maintainer account takeover

What happened?

On May 1st, 2023 between 3:08pm UTC and 4:05pm UTC an attacker accessed four user accounts that had been inactive on for a period of time but still had access to a total of 14 packages. The attacker forked each of the packages and replaced the package description in composer.json with their own message but did not otherwise make any malicious changes. The package URLs were then changed to point to the forked repositories.

On May 2nd, at 7:21 am UTC we were notified by Juha Suni about the change of URL to multiple Doctrine packages. Together with Marco Pivetta (Ocramius) we promptly identified all accessed accounts, disabled access to them and restored the URLs to their previous values. Analysis of the forked repositories showed that no malicious changes were distributed. All accounts were disabled and their packages were restored by May 2nd, 8:20am UTC.

How was this possible and what should you do?

All four accounts appear to have been using shared passwords leaked in previous incidents on other platforms. Please, do not reuse passwords. Make sure you use a unique strong password on every website you create an account on, you can use a password manager to keep track of the variety of passwords for you. We strongly urge all users of to enable Two-Factor-Authentication (2FA). You can do so under Profile » Two-factor authentication using an authenticator app of your choice. Please also enable 2FA on your GitHub accounts.

In general we always recommend you review changes you make to your lock files to ensure no untrusted dependencies or external URLs are introduced to your application. Please note that is only a metadata server and package contents are downloaded from a location chosen by the package maintainers.

Private Packagist will store copies of mirrored package contents, so Composer can download them from there, but the lock files will still contain the maintainers' original URLs for reference and as a fallback. Private Packagist Update Review can help you spot metadata changes, like a malicious URL, in the lock file during code review more easily.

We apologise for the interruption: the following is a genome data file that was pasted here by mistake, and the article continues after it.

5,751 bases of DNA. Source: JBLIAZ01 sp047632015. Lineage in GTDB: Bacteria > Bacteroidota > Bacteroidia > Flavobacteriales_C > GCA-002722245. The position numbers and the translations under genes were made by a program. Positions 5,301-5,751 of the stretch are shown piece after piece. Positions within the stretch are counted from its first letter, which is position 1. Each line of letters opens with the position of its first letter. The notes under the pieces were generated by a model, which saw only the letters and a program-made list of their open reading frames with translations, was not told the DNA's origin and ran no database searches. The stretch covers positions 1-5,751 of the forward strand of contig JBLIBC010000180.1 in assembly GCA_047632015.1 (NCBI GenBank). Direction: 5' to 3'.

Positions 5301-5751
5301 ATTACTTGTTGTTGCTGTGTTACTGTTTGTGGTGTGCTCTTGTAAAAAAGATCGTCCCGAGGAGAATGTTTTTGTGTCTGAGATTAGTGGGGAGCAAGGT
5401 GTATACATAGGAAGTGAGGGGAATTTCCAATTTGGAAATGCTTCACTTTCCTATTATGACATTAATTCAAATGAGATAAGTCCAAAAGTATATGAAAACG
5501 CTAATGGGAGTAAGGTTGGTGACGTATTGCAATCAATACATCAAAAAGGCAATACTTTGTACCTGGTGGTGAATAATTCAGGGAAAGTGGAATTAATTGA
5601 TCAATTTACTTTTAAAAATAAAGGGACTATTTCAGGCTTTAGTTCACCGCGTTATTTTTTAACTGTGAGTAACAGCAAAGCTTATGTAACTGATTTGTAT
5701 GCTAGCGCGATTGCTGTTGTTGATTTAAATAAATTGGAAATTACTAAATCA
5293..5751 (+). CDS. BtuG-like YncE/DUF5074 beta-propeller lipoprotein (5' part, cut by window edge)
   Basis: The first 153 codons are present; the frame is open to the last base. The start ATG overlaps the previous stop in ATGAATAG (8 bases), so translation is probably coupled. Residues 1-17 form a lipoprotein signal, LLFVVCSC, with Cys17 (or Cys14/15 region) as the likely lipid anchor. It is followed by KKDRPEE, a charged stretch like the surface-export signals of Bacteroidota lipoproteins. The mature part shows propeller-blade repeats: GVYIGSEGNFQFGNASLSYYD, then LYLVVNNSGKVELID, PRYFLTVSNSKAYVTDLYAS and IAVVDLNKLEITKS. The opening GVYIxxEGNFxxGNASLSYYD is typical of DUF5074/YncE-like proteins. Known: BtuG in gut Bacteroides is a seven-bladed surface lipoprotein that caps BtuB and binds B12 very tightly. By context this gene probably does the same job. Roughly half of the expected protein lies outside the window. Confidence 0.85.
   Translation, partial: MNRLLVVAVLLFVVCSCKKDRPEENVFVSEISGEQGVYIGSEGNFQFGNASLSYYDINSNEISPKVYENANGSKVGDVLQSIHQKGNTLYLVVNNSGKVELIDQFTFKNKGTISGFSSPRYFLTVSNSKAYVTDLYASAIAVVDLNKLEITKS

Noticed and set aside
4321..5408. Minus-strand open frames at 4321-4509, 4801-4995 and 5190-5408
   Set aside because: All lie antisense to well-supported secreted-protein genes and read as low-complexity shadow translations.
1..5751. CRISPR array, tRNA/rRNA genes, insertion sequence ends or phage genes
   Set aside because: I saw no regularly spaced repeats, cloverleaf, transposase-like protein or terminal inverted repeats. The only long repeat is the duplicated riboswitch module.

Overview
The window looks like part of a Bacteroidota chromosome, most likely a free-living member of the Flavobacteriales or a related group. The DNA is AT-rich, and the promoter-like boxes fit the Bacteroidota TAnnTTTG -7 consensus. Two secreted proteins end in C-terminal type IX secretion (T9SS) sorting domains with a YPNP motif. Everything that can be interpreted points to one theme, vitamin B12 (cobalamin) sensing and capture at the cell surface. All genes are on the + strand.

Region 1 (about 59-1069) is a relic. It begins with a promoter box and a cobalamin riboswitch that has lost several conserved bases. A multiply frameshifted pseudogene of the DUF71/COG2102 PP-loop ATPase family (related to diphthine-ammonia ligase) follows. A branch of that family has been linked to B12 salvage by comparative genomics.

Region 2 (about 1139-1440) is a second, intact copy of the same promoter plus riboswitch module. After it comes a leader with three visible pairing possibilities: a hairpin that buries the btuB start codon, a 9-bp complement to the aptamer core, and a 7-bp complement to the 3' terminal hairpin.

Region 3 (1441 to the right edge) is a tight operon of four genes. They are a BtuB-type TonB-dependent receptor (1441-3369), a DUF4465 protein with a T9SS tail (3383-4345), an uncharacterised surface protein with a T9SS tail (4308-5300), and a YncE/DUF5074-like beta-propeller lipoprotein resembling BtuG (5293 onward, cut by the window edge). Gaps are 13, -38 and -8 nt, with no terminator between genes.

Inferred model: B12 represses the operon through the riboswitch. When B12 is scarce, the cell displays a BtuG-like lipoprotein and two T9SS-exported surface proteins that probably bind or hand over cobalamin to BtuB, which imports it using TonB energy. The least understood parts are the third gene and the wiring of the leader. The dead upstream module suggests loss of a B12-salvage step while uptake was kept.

What measures did we take?

As a first immediate step we disabled edits of popular packages with at least 50,000 installations entirely. If you maintain one of these packages and need to make changes to it, please contact us by email at

The changes to package URLs were recorded in the audit log. We plan to make this information more easily accessible publicly to allow easier auditing of package metadata. There are already plans to extend the audit log to record both package metadata changes and maintainer data changes in significantly more detail.

Which packages were changed exactly?

The full list of affected packages is as follows:

  • acmephp/acmephp
  • acmephp/core
  • acmephp/ssl
  • doctrine/doctrine-cache-bundle
  • doctrine/doctrine-module
  • doctrine/doctrine-mongo-odm-module
  • doctrine/doctrine-orm-module
  • doctrine/instantiator
  • growthbook/growthbook
  • jdorn/file-system-cache
  • jdorn/sql-formatter
  • khanamiryan/qrcode-detector-decoder
  • object-calisthenics/phpcs-calisthenics-rules
  • tga/simhash-php

Reporting vulnerabilities

If you are a security researcher and know of a vulnerability or would like to do research on, we ask you to please coordinate testing with us to avoid negative user impact, and to disclose these vulnerabilities responsibly. You can reach us at and we reply promptly to all requests or reports. We of course provide credit and publish details of reported vulnerabilities, see for example CVE-2022-24828: Composer Command Injection Vulnerability or Composer Command Injection Vulnerability.